[UPDATED] Why Did Police Secretly Film Peaceful Protesters?


ALBUQUERQUE, N.M. — Police officers are coming under fire for secretly filming peaceful demonstrators at a rally over the weekend.

Anti-police sentiment has bubbled up in the city since an April report by the U.S. Department of Justice found officers had a pattern of using excessive force against individuals, including fatally shooting nearly two dozen individuals since 2010.

The report prompted a wave of anti-police demonstrations, including one that took place at Albuquerque’s Roosevelt Park last weekend. The rally drew hundreds of supporters, but also attracted undercover police officers who were outed by a local television station.

Reporters at CBS affiliate KRQE-TV said undercover officers with the department’s Criminal Intelligence Unit were observed taking photographs of demonstrators during the rally on Saturday. One officer identified as a sergeant with the department carried a “high-end Canon camera with video and still-image capabilities,” according to the report.

KRQE did not identify the officer by name, but said he was involved in the shooting of a 20-year-old man outside a restaurant during an undercover sting two years ago.

A police spokesperson told KRQE that undercover officers were dispatched to the rally to “ensure (the protesters’) safety and the safety of the community.” But the station noted that officers who are a part of the Criminal Intelligence Unit are dispatched to investigate individuals considered to be “active criminal targets.”

Protesters were angry to learn that an officer who was involved in a shooting infiltrated their demonstration.

“If that is true, that someone who has (shot) a member of our community, and that’s what we were talking about today, that is very upsetting for people to hear,” demonstrator Sayrah Namaste told KRQE. “We are peaceful, we were lawful, there was no issue with the people who were marching today so, why were they surveilling us? That doesn’t make sense.”

On Sunday, TheBlot Magazine filed a request under New Mexico’s open records act for information about officers involved in undercover operations at the rally. Under state law, police departments are not required to disclose information stemming from criminal investigations. The request was filed on the claim that officers were dispatched to the rally to “ensure…safety and the safety of the community,” as asserted by the police spokesperson. The department has until early July to provide a response; so far, police have not replied to the request.

In April, the DOJ found that a majority of the department’s 20 fatal officer-involved shootings were unconstitutional.

“Albuquerque police officers often use deadly force in circumstances where there is no imminent threat of death or serious bodily harm to officers or others,” the report said. “Instead, officers used deadly force against people who posed a minimal threat, including individuals who posed a threat only to themselves or who were unarmed.”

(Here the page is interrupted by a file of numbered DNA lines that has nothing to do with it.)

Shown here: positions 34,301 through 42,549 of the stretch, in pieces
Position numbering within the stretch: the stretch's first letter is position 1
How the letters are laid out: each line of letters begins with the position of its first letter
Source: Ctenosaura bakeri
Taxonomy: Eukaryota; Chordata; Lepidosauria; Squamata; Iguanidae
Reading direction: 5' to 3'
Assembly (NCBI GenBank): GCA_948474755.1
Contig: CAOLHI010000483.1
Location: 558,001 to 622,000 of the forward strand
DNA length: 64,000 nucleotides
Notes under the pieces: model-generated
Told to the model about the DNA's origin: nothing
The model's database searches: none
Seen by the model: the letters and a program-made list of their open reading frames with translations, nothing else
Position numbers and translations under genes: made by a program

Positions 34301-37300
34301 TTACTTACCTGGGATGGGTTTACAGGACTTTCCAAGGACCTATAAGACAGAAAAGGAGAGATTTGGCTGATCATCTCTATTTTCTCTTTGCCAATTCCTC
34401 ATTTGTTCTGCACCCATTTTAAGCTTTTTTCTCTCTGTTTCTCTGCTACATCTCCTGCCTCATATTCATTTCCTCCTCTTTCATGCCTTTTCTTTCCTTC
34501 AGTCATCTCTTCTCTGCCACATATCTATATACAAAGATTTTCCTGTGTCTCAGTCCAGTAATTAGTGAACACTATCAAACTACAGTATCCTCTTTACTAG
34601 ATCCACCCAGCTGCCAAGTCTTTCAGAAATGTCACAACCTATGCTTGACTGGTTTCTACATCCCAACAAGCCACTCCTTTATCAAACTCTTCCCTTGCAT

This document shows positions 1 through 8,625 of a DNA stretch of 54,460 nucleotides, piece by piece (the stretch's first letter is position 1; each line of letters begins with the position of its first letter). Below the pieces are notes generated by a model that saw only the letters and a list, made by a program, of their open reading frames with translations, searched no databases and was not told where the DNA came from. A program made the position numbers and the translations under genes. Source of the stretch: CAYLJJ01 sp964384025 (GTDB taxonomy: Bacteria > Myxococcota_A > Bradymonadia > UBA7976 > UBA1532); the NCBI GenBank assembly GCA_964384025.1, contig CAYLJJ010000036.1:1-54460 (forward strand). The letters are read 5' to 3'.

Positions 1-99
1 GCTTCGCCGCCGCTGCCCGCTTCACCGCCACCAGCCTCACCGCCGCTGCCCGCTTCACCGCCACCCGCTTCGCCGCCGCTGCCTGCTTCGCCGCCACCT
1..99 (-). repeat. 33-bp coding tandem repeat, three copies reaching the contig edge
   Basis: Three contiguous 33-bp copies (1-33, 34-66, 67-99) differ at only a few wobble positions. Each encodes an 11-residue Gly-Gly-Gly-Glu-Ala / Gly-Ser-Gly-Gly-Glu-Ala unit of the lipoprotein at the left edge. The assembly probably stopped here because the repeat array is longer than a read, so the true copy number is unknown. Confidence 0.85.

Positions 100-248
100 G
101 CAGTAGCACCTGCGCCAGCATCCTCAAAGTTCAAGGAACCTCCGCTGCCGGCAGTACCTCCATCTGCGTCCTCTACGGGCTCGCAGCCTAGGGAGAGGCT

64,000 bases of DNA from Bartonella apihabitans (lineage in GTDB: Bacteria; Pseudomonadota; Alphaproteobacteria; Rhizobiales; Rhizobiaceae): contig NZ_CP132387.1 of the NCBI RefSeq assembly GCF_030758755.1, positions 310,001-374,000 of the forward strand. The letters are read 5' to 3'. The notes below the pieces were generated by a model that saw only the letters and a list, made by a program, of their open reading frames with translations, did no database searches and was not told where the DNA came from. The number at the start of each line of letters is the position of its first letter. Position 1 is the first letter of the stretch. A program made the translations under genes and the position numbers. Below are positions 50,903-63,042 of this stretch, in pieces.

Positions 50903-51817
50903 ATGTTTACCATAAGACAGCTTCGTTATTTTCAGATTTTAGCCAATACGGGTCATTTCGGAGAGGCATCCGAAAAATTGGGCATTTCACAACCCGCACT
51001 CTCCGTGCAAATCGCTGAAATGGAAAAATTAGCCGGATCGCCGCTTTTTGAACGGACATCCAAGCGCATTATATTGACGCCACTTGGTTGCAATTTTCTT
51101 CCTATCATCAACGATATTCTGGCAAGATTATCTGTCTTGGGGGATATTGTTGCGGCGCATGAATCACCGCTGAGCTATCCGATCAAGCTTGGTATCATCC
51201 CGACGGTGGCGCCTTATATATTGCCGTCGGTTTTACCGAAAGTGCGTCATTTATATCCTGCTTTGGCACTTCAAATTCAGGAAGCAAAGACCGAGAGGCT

In other cases, officers used deadly force when the conduct of the officers — not the suspects — “heightened the danger and contributed to the need to use force.”

The report also found that a majority of non-lethal tactics used by officers in other cases were also unconstitutional. A sample of 200 police reports reviewed by the DOJ found that Albuquerque police often used Tasers against subjects who were “passively resisting” or otherwise unable to comply with police direction due to their “mental state” or “posed only a minimal threat to officers.”

One case cited by the DOJ involved a man who poured gasoline over himself during a police encounter. Officers used a Taser on the man, setting him on fire. According to the DOJ, the use of a Taser in this case “endangered all (parties) present.”

UPDATE, June 27, 2014: One day after the publication of this story, the custodian of records with the Albuquerque Police Department acknowledged receipt of our open records request. In a follow-up e-mail on June 26, Albuquerque police said it was “reviewing your request to determine what public records are responsive and whether any exceptions to their production apply.” The police department said they would be in touch within the next two weeks.

UPDATE, Oct. 6, 2014: Several months after the publication of this story, the Albuquerque Police Department fulfilled our request in part by providing us with a copy of video released to other news organizations as well as documents that were not previously made public. Our follow-up story can be found here. We anticipate receiving additional documents and media in the future.

Matthew Keys is a contributing journalist for TheBlot Magazine

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